IMPROVED PRESS.—In a state of society which relies so much on popular information through the diurnal press, its improvement is of the highest consequence. Mr. William Ward, of Massachusetts, performed this office for the city of Detroit and Michigan this fall, by the establishment of a new paper, which at first bore the title of North-west Journal, and afterwards of Detroit Journal. This sheet exhibits a marked advance in editorial ability, maturity of thought, and critical acumen.
I embarked at Detroit, on my return to St. Mary’s, late in October, leaving the council still in session, and reached that place on one of the last days of the month.
Dec. 20th. Mr. Ward writes: “We have published The Rise of the West, and the Ages of Michigan. It is printed well, but bound, sorry I am to say, carelessly. I suppose the Major will send you a copy.”
Rise of the West, or a Prospect of the Mississippi Valley, embraces reminiscences of this noble stream, and of its banks being settled by the Anglo-Saxons.
The new administration—Intellectual contest in the Senate—Sharp contest for mayoralty of Detroit—Things shaping at Washington—Perilous trip on the ice—Medical effects of this exposure—Legislative Council—Visit to Niagara Falls—A visitor of note—History—Character of the Chippewas—Ish-ko-da-wau-bo—Rotary sails—Hostilities between the Chippewas and Sioux—Friendship and badinage—Social intercourse—Sanillac—Gossip—Expedition to Lake Superior—Winter Session of the Council—Historical disclosure—Historical Society of Rhode Island—Domestic—French Revolution.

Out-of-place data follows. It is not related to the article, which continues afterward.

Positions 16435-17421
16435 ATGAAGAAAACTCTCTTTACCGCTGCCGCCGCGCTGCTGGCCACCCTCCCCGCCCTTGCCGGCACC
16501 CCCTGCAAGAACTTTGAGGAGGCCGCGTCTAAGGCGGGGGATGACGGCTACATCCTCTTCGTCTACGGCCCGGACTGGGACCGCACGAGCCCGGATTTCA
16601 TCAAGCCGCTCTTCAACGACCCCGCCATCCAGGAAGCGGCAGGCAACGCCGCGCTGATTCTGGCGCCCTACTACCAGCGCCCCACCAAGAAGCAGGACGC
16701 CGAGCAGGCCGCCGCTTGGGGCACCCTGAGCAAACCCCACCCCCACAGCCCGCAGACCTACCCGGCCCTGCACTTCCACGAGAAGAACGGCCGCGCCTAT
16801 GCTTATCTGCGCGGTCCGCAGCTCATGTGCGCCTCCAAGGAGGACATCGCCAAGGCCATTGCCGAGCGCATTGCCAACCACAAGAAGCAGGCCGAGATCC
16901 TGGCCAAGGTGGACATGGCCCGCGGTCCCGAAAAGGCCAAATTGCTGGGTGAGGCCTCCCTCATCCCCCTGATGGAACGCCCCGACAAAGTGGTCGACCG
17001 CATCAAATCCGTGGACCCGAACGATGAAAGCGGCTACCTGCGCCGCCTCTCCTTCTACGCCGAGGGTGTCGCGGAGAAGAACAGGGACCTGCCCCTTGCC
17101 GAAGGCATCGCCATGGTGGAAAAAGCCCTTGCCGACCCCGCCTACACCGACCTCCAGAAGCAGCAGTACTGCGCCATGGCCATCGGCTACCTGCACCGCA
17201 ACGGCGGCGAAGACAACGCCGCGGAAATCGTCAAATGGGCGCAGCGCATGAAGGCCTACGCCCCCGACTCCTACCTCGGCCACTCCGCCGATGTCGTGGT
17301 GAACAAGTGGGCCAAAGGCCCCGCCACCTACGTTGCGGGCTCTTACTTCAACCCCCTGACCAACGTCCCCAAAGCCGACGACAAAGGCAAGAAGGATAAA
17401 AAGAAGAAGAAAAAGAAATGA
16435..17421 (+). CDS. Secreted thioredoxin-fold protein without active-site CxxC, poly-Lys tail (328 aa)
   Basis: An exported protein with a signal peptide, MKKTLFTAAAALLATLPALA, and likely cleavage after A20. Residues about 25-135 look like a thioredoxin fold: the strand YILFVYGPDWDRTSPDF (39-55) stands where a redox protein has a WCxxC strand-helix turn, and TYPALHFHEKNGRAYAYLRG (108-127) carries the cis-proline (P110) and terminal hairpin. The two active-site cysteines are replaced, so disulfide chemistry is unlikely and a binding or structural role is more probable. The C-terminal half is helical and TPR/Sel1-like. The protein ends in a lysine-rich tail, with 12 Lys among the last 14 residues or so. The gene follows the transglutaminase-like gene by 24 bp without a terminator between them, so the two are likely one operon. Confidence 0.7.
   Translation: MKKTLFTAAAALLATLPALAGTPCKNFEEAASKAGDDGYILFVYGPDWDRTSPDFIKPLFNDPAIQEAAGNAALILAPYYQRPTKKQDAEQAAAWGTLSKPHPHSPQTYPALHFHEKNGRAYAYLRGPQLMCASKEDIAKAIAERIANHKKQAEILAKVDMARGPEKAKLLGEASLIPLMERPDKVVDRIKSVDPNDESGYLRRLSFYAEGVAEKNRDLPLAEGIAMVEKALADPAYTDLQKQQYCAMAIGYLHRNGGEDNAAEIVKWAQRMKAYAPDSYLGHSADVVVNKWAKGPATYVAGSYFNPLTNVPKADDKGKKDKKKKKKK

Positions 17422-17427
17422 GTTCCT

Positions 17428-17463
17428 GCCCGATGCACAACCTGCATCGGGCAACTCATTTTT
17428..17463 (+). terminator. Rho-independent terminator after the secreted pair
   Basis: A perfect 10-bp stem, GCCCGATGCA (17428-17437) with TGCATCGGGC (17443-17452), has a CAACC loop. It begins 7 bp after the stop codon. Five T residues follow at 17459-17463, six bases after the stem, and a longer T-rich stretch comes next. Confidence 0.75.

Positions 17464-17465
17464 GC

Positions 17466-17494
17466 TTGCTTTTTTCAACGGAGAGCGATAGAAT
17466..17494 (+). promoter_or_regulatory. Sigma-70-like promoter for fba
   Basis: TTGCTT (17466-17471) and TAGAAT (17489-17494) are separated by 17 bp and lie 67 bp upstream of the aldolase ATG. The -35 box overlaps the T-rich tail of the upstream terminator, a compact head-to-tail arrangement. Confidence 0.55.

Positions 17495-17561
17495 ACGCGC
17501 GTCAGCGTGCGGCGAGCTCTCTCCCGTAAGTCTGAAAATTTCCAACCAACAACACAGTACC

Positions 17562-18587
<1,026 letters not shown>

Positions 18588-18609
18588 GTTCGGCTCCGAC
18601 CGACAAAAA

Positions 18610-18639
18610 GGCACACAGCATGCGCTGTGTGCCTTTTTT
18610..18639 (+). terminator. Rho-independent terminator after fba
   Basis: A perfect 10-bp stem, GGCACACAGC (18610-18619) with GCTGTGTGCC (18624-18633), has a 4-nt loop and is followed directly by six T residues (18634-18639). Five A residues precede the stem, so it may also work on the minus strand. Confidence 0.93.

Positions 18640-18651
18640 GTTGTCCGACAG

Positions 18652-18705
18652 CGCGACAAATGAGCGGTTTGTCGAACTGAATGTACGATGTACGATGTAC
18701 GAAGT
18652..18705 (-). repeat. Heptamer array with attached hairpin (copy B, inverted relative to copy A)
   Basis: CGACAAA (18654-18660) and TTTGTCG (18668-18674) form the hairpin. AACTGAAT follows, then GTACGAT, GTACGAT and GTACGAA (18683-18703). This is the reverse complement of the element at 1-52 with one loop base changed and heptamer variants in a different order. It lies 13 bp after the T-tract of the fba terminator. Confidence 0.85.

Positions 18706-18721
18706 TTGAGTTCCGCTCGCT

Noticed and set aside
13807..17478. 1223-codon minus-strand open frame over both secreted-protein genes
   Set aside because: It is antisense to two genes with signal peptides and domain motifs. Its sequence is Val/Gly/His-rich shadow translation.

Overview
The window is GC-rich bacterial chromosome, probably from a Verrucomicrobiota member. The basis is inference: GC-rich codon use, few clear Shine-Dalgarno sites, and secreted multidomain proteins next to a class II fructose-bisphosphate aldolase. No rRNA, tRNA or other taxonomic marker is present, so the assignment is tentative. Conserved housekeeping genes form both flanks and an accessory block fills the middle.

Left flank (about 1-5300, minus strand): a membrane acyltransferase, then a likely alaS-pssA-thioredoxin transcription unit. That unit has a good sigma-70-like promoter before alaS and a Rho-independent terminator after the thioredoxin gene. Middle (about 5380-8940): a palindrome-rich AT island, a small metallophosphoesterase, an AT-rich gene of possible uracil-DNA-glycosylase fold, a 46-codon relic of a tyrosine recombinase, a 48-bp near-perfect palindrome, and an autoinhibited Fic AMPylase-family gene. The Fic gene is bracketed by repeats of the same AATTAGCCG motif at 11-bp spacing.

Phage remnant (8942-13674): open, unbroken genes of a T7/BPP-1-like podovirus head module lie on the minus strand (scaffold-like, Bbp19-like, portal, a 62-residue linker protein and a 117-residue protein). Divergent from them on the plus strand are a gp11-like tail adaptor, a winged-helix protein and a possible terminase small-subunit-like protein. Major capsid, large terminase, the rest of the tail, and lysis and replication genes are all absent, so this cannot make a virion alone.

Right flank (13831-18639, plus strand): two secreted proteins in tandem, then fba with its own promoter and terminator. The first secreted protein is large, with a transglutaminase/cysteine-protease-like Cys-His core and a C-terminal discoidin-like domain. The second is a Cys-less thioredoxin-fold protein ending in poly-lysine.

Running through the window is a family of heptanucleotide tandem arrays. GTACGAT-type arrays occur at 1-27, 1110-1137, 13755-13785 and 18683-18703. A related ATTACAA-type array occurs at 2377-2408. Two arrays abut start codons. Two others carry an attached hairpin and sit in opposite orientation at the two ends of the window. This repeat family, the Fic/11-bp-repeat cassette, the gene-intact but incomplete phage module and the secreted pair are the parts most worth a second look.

1830. Jan. 26th. THE NEW ADMINISTRATION.—A friend from Washington writes: “Nothing has yet been touched in the Indian department. It is doubtful whether our code will be considered. The engrossing topic of the session will be the removal of the Indians. It occupies the public mind through the Union, and petitions and remonstrances are pouring in, without number. The article (On the Removal of the Indians) was luckily hit. It has been well received, and is very acceptable to the government.”
Feb. 23d. INTELLECTUAL CONTEST IN THE SENATE.—A correspondent from Detroit writes: “I refer you to your papers, which will give you the history of the contest between those intellectual giants, Hayne and Webster, rather Webster and Hayne, on the land question, which seems to absorb public interest entirely. My books containing Extracts of the Eloquence of the British Parliament, furnish me no such models as that second speech. Such clearness, simplicity, and comprehensiveness; such a grave and impressive tread; such imposing countenance and manner; such power of thought, and vigor of intellect, and opulence of diction, and chastened brilliance of imagination, have seldom, I was about to say never, startled the listeners of that chamber.”